2014 was quite a year for me, just like any other year. Before I get into the specifics, I learned one big thing:

Despite thinking I had slowed down on my learning endeavor, I’ve sped it up to tremendous velocities.

What I mean by that is that, when you start programming, everything is new. Before you know it, you go from “no programming knowledge” to building your first blog, launching your first website, and using the “Terminal” whatever that’s supposed to be. As you mature, the crazy changes slow down. Or so it seems. You see, programming has a way of getting people used to radically changing their toolsets and learning at a rapid pace. In essense, any bit of development work you do is a learning experience. And everything you do can always be done better.

Believe it or not but I rarely ever use jQuery, despite it being my first go-to two years ago. Last year, I coded an entire KnockoutJS application. This year, I coded an entire AngularJS framework.

So we get used to learning and changing things but that also means that we give more into that “imposter syndrome” which tells us that we haven’t done enough or that we’re not really good at these things. And because changes and learning become a norm, it doesn’t feel as special as our first year developing. Which is why year reviews like these are great to get a realistic gauge of what I’ve learned and done. You should try the same! 🙂

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The year of JS

JS really blew up this year. And by this year, I mean the past several years. I’ve pretty much transitioned from a PHP back-end developer to a Javascript front/back developer this year, a surprising change of events even for me.

At the beginning of the year, I spent several months architecting and perfecting an API server which served data to several high-volume sites. The beauty of it was learning NodeJS in-depth. From properly architecting the application, to a full-suite of tests, and finally, to caching and performance. One of my achievements was building a JSON structure validator which allowed an empty map to serve as a blueprint for an API and test against it.

I used a great deal of jQuery to make that API come alive but most importantly, I dove into AngularJS. I’ve used Knockout in the past and was very much used to it. I’ve also played around with AngularJS but not as much as I did this year.

In fact, I got so good at it that I ended up doing a talk and writing a guide on the topic and finally, getting hired by Zurb to architect and write their Foundation for Apps angular code. That subsequently lead me to learning about Node streams and a bunch of other cool stuff.

JS radically changed my career for sure.

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Development Workflow

One of the bigger things that I’ve changed about my development workflow was going platform-independent and minimalist. I was really hating the fact that I had to switch between programs that I used on different computers, that I had to involve a long and horrendous setup in order to work on a new machine and that steadily, over time, my machine required better and better specs.

On top of that, every new IDE had some catchy feature and I wanted them all. Until a few things happened that changed my outlook on things:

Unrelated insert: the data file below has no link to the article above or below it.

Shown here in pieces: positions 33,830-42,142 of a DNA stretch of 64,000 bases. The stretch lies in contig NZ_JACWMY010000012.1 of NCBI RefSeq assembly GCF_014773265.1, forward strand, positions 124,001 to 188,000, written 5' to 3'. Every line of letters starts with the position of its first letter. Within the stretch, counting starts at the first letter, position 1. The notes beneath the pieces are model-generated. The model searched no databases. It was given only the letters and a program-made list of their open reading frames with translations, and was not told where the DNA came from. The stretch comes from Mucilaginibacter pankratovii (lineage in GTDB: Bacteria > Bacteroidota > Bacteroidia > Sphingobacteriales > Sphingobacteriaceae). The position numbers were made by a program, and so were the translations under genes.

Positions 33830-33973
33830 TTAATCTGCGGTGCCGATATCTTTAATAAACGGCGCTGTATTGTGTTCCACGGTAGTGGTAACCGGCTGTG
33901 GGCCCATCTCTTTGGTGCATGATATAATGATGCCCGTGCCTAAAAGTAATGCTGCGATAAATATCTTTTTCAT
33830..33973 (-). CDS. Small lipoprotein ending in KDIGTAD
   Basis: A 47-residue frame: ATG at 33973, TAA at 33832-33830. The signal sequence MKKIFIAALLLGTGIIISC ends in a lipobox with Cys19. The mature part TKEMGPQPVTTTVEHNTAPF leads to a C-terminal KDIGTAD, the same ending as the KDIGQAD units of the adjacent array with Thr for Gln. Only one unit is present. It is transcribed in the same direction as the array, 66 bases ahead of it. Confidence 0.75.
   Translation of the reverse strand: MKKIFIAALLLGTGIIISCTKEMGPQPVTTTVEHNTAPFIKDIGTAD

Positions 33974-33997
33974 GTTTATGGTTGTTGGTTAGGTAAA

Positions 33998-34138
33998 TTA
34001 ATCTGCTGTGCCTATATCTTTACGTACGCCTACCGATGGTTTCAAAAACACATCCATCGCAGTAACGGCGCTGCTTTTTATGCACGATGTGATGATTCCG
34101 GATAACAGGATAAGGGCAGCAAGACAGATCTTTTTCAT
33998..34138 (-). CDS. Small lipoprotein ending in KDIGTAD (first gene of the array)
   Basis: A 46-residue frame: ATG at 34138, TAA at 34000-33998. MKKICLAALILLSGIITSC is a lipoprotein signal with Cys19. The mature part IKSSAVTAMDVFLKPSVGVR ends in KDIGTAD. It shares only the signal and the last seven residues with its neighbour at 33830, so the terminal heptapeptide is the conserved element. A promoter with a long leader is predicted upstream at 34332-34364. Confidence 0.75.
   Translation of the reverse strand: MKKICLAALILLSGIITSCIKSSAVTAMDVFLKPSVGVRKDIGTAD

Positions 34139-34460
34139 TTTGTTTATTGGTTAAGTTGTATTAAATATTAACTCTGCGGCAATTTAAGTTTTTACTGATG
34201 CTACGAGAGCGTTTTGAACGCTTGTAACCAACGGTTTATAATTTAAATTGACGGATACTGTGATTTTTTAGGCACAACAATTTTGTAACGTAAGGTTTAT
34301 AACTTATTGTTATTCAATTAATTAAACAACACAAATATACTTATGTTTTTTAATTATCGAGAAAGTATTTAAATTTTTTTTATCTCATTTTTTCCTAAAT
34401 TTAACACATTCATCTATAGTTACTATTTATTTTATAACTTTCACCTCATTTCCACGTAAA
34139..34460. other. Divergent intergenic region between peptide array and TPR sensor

1. I kept switching from typing to using my mouse and it got annoying because I had to do this when I produced a LOT of lines of code.
  2. I worked on a server at times which meant that I had to use server tools to edit files and change stuff.
  3. my laptop used a different OS so some tools were not interchangeable, my new laptop was low-powered linux machine.
  4. Gulp and grunt taught me that many tools that I used apps for previously didn’t need apps and were cross platform. (Oh yeah, I totally got into Gulp and love it).

Anyways, after meeting with a developer that worked solely in VIM and seeing his magic, I decided to get into it. Before I knew it, I coded solely in VIM and started my own dotfiles. A few months later, I got into TMUX and worked solely in that environment for a while.

When I switched to a windows machine, TMUX got dropped off but luckily, cmder replaced the tab switching for me.

But anyways, I currently have three separate machines setup identically because of my dotfiles and my dev workflow. And I can work on all of them identically. In fact, I’m writing this article SSHed into my server via Chrome extension.

My productivity has never been higher and I absolutely love the fact that my mouse is now for reddit and gaming only! 🙂

My current setup includes:

  1. a Windows machine desktop running CMDer and VIM (also I have Ubuntu dualbooted). Checkout my writeup on it.
  2. Chromebook which I can use to SSH into my VPS or use Linux to develop straight on it.
  3. My VPS with my dotfiles setup on it.

I should mention that my Windows machine is my MAIN machine and I love working on it.

Photo by Brujo. Relevant: binary database extraction?

Photo by Brujo. Relevant: binary database extraction?

Open source

I already mentioned working for Zurb (consulting) and developing Foundation for Apps on the Angular side. I’ve also worked on a bunch of other projects (though with less clout). One of them was Genesis Framework for WordPress, a WordPress workflow and deployment tool that truly gave me an insight into DevOps. It runs my website by the way, and it runs several BIG Wordrpess websites.